Reflection for Sunday 18th July 2021 by the Rev'd Russell Duncan

Submitted by Dean on Thu, 15/07/2021 - 16:37

Jesus had compassion for them.

However exciting and exhilarating large crowds may be, most of us will not choose to be there for extended periods. I have happy memories of the annual fireworks on Princes Street marking the end of the Edinburgh International Festival or being in London for the Queen’s Diamond Jubilee celebrations. Less so being on a crowded train which has broken down or going through security at a busy international airport. You will have your own.

Today’s gospel from Mark is full of action. People are returning, gathering, telling, hurrying and arriving. They are also crossing, rushing, bringing, begging and touching. It all sounds chaotic. There was no real place to withdraw, to relax or eat.

What struck me was that Jesus chose to remain among this chaos however hungry and tired he was.  Not only did he begin to teach them  - although we are not told what - but also to heal those in need. He shows himself to be the good shepherd. This is directly opposite to the shepherds in our first reading from Jeremiah. They destroyed and scattered. Instead, Jesus is moved by love and compassion rather than lording his authority over them.

I was reminded that compassion literally means “to suffer together”.

Emotion researchers define compassion as “the feeling that arises when we are confronted with another’s suffering and feel motivated to relieve that suffering”.  It is more than being sympathetic, showing pity for the sufferings or misfortunes of others or even being empathetic. There is something that touches our hearts deeply and makes us want to respond.

In his book, The Way of the Heart, the late Dutch Roman Catholic priest, Henri Nouwen writes “Let us not underestimate how hard it is to be compassionate. Compassion is hard because it requires the inner Disposition to go with others to the place where they are weak, vulnerable, lonely and broken. But this is not our spontaneous response. What we desire most is to do away with suffering by fleeing from it or finding a quick cure for it”.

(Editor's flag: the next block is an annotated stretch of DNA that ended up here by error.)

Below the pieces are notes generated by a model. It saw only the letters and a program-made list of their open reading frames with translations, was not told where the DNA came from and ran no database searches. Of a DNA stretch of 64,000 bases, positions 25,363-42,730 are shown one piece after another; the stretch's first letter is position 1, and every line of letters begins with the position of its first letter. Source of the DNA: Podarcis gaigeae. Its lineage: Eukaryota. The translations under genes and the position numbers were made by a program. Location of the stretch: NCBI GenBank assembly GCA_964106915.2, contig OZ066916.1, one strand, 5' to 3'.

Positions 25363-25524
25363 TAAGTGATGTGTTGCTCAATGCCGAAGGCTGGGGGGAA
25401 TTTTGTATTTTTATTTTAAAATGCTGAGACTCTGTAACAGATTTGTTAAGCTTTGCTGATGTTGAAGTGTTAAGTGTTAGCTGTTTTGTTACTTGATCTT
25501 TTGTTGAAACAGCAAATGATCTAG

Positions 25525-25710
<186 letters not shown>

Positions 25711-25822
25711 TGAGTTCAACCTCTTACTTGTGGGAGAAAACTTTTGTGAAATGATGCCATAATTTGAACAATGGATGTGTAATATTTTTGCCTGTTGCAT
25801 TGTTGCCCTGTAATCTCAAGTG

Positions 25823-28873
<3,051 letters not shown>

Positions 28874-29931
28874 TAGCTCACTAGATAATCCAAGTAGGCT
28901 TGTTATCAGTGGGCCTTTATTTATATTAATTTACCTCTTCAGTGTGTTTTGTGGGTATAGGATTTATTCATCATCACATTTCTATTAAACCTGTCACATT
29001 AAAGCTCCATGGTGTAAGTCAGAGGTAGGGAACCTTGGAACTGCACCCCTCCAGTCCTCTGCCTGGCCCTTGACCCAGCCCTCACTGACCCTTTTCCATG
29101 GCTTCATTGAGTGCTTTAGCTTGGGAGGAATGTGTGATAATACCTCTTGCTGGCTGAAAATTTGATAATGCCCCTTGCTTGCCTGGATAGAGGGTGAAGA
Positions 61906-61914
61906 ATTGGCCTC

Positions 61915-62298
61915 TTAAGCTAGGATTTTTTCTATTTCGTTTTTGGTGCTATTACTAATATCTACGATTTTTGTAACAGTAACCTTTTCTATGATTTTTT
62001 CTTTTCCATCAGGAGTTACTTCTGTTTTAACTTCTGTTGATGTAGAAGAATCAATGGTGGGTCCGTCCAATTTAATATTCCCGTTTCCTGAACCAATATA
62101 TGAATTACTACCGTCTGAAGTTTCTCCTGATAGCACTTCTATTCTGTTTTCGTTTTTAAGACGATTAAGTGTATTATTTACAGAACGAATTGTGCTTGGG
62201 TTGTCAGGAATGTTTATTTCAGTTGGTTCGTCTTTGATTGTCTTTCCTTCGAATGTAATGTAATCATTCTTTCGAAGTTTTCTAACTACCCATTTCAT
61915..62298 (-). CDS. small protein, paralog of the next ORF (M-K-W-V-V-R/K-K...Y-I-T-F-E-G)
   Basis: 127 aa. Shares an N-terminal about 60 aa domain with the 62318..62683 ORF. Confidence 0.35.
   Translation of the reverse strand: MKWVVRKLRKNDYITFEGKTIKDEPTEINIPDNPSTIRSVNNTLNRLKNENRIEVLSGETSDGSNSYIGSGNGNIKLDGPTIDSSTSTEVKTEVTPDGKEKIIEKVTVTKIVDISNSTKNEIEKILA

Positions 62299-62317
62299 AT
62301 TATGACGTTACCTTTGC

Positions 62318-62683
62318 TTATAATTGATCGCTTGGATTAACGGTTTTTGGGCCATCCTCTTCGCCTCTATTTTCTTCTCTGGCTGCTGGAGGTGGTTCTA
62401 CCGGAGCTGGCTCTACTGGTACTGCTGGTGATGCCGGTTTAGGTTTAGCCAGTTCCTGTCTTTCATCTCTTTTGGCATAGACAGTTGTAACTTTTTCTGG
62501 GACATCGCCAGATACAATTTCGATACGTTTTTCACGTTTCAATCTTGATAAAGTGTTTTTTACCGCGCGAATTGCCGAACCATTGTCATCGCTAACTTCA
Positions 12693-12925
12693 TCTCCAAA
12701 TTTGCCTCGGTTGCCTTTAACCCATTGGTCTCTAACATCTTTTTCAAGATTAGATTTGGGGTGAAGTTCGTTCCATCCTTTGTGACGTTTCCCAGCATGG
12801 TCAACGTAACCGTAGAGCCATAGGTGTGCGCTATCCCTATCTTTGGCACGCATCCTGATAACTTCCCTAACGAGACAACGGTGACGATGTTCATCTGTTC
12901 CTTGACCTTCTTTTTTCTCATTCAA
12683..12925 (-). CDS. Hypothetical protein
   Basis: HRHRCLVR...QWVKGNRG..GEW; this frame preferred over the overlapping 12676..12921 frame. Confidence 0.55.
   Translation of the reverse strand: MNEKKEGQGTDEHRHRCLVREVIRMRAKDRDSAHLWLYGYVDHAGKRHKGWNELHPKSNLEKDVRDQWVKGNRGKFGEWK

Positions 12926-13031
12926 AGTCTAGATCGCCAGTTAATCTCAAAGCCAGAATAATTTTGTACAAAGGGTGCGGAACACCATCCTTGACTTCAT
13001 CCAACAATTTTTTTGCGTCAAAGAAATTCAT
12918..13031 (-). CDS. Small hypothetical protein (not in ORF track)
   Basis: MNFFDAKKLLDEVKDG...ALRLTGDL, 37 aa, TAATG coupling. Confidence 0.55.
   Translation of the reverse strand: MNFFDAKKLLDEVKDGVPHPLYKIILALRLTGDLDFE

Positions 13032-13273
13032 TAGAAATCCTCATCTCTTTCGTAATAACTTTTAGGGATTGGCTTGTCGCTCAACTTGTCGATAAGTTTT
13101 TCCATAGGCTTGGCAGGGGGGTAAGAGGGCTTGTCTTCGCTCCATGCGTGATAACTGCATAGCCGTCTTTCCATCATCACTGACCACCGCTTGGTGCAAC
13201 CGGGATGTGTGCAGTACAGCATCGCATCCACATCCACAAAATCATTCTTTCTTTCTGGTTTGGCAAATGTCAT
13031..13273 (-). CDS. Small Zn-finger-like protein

As human beings, we all have needs of various kinds, physical, emotional and spiritual to name but a few. Whether we like it or not and however much it may go against our inbuilt desire to be independent, there are times, I know, when we realise our need and have to ask for some help or assistance. When I go home most weeks to see my elderly mother I see something of that compassion which her carers, morning and evening, show daily towards her. It allows her to continue to live at home with dignity and greater independence.

Today we are encouraged to bring our needs to the living Christ who knows them even before we ask.  They may not always be met in the way we want, but a way forward will hopefully be shown.

May God give us hearts which are compassionate. May we be aware of our own brokenness and willing to reach out to those around us. And may those re-assuring words from the psalmist (Psalm 145:8-9) “The Lord is gracious and merciful, slow to anger and abounding in steadfast love. The Lord is good to all and his compassion is over all that he has made” ring in our ears and hearts this week.

Lord Jesus, you know our needs even before we speak.

We bring them into your healing presence.

Make us sensitive to the needs of others so that we may bring that same

healing presence and power into their lives.